Lung necrosis and neutrophils reflect common pathways of susceptibility to Mycobacterium tuberculosis in genetically diverse, immune-competent mice.

Niazi MK, Dhulekar N, Schmidt D, Major S, Cooper R, Abeijon C, Gatti DM, Kramnik I, Yener B, Gurcan M, Beamer G - Dis Model Mech (2015)

Lung lesions in M.-tuberculosis-infected DO mice. Female 8-week-old non-sibling DO mice (N=97) were infected with ∼100 M. tuberculosis (M.tb) bacilli by using an aerosol. Representative hematoxylin and eosin (H&E)-stained lung sections are shown. Supersusceptible (A) with inset showing substantial lung tissue, macrophage and neutrophil necrosis with capillary thrombosis magnified (B); susceptible (C) with inset showing a small region of necrosis surrounded by inflammatory cells that lacks thrombosis (D); resistant (E) with inset showing a small, non-necrotic lesion with an abundance of perivascular lymphocytes (F). Black lines surround neutrophils in alveolar spaces (G) and within macrophage-rich granulomas (H). Magnifications are 10× (A,C,E); 200× (B,D,F); and 400× (G,H). Two lung lobes from each mouse were scored for relative severity of each lesion type by a board-certified veterinary pathologist (G.B.) without knowledge of the groups, and the data was compiled (I).
© Copyright Policy - open-access
Related In: Results  -  Collection

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getmorefigures.php?uid=PMC4582107&req=5

DMM020867F2: Lung lesions in M.-tuberculosis-infected DO mice. Female 8-week-old non-sibling DO mice (N=97) were infected with ∼100 M. tuberculosis (M.tb) bacilli by using an aerosol. Representative hematoxylin and eosin (H&E)-stained lung sections are shown. Supersusceptible (A) with inset showing substantial lung tissue, macrophage and neutrophil necrosis with capillary thrombosis magnified (B); susceptible (C) with inset showing a small region of necrosis surrounded by inflammatory cells that lacks thrombosis (D); resistant (E) with inset showing a small, non-necrotic lesion with an abundance of perivascular lymphocytes (F). Black lines surround neutrophils in alveolar spaces (G) and within macrophage-rich granulomas (H). Magnifications are 10× (A,C,E); 200× (B,D,F); and 400× (G,H). Two lung lobes from each mouse were scored for relative severity of each lesion type by a board-certified veterinary pathologist (G.B.) without knowledge of the groups, and the data was compiled (I).
Mentions: It is common in human TB studies to stratify individuals by using clinical symptoms or disease severity, and we applied this approach to DO mice. Three susceptibility classes were detected during infection – supersusceptible, susceptible and resistant. Fig. 1C,D show that supersusceptible mice lost the most body weight and had the highest lung bacterial burdens; susceptible mice were intermediate for both; and resistant mice exhibited the lowest values for both. Fig. 2 shows common lung lesions for each susceptibility class. The lungs of supersusceptible DO mice typically contained large lesions, occupying approximately 75% of lung tissue, which were effaced by coalescing foci with central coagulation necrosis of lung alveolar septae and intra-alveolar macrophages [resembling caseous necrosis (Leong et al., 2011; Marzo et al., 2014) and necrotizing tuberculous pneumonia (Hunter, 2011)], often with a peripheral rim of thrombosed septal capillaries and intra-alveolar neutrophilic debris. By contrast, the lungs of resistant mice typically contained small granulomas, occupying approximately 25-50% of lung tissue, comprising macrophages and abundant perivascular lymphocytes, but little necrosis or neutrophils, resembling the M.-tuberculosis-resistant C57BL/6 founder strain (Vesosky et al., 2010; Niazi et al., 2014). Susceptible DO mice showed intermediate patterns with small regions of coagulation and/or caseous necrosis that were surrounded by mixed inflammatory cells (macrophages, lymphocytes, neutrophils), but lacked thrombosis.Fig. 2.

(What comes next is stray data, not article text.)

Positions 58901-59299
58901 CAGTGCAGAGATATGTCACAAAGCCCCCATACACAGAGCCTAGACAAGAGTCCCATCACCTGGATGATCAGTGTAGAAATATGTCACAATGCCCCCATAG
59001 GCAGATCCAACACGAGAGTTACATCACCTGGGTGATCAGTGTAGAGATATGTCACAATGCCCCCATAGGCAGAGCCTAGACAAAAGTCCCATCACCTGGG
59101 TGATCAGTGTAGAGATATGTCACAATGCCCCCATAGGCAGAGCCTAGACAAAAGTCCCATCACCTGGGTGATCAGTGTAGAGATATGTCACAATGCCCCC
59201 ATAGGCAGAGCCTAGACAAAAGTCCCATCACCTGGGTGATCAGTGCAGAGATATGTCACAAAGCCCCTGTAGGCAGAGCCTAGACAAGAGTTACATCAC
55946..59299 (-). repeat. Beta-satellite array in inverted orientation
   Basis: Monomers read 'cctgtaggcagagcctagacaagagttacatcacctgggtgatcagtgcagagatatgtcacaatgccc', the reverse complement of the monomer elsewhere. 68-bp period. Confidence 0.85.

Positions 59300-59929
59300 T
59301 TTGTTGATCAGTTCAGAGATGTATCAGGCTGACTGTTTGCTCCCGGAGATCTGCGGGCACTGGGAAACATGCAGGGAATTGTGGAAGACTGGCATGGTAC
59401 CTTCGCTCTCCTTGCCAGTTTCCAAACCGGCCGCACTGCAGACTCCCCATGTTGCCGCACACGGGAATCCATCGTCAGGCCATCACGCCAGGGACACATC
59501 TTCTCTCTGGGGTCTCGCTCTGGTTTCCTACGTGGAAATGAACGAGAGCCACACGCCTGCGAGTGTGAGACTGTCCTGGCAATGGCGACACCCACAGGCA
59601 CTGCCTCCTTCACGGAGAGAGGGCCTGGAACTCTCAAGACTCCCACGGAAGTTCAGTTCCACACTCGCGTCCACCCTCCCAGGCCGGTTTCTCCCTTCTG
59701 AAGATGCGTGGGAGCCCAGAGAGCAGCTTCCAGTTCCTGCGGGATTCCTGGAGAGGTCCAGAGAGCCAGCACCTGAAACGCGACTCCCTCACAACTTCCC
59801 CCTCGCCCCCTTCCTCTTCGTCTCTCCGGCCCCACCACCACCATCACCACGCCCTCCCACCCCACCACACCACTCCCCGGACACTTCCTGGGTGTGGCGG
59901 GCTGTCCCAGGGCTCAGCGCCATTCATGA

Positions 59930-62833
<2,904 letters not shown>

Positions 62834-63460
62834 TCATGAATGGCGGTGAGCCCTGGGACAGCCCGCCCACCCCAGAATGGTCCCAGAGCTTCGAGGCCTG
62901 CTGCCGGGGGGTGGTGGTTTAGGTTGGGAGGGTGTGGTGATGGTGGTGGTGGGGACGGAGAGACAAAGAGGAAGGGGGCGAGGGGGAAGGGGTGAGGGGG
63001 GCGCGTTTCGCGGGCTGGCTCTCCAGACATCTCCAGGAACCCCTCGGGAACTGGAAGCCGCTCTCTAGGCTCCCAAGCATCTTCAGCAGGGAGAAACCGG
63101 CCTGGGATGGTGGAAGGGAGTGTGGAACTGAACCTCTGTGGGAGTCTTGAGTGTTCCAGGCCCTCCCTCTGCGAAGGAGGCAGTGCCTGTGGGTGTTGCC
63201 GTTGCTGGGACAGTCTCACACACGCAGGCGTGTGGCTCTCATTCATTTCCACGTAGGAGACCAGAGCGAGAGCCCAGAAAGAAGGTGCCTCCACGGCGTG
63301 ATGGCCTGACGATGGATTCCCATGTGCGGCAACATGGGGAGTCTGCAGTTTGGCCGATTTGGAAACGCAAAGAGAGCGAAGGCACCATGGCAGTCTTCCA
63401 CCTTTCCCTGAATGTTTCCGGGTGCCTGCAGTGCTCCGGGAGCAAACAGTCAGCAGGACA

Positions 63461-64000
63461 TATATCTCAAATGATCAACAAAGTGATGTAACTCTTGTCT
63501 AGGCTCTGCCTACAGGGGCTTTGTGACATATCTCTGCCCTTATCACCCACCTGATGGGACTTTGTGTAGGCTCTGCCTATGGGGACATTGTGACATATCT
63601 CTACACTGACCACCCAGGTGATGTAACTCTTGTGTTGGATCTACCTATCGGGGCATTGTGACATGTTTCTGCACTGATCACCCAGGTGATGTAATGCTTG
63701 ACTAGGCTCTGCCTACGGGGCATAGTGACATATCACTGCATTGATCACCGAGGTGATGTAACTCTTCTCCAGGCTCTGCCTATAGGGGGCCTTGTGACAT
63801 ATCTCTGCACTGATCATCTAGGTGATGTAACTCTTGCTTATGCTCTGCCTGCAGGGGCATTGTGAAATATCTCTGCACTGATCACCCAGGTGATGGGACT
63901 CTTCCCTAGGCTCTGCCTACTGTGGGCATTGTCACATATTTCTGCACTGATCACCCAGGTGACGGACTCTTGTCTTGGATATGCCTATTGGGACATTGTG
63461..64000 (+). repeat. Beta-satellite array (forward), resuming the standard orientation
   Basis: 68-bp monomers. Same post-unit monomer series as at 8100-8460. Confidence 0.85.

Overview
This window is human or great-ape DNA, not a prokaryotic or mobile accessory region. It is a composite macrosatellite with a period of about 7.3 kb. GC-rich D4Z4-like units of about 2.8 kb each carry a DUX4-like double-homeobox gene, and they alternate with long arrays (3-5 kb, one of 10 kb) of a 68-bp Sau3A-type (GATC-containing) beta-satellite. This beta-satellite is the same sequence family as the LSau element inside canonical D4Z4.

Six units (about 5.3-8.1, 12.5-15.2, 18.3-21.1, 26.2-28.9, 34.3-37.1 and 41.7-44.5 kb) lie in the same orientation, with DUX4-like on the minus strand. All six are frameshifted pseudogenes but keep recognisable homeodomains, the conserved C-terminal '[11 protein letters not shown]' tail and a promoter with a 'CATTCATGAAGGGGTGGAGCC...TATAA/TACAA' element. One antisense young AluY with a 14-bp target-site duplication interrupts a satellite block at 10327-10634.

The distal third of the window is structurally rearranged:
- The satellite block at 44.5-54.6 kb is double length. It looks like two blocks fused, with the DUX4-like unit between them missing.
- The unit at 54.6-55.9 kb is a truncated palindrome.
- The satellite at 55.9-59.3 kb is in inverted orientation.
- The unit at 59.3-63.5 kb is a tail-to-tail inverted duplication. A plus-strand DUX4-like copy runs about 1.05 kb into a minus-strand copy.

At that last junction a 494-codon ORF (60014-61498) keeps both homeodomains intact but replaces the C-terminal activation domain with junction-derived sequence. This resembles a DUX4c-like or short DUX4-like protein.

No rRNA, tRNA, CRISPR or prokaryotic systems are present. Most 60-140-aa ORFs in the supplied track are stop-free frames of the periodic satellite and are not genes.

Bottom Line: Low to no IFN-γ, IL-12, IL-2 and IL-10 successfully discriminated non-infected mice from infected mice but failed to discriminate disease status amongst supersusceptible, susceptible and resistant M.-tuberculosis-infected DO mice.Additional analyses identified CXCL1 as a promising peripheral biomarker of disease and of CXCL1 production in the lungs.From these results, we conclude that: (1) DO mice respond variably to M. tuberculosis infection and will be useful to identify pathways involving necrosis and neutrophils; (2) data from DO mice is suited for machine learning methods to build, validate and test models with independent data based solely on molecular biomarkers; (3) low levels of immunological cytokines best indicate a lack of exposure to M. tuberculosis but cannot distinguish infection from disease.

View Article: PubMed Central - PubMed

Affiliation: Department of Biomedical Informatics, The Ohio State University, Columbus, 43210 OH, USA.

No MeSH data available.


Related in: MedlinePlus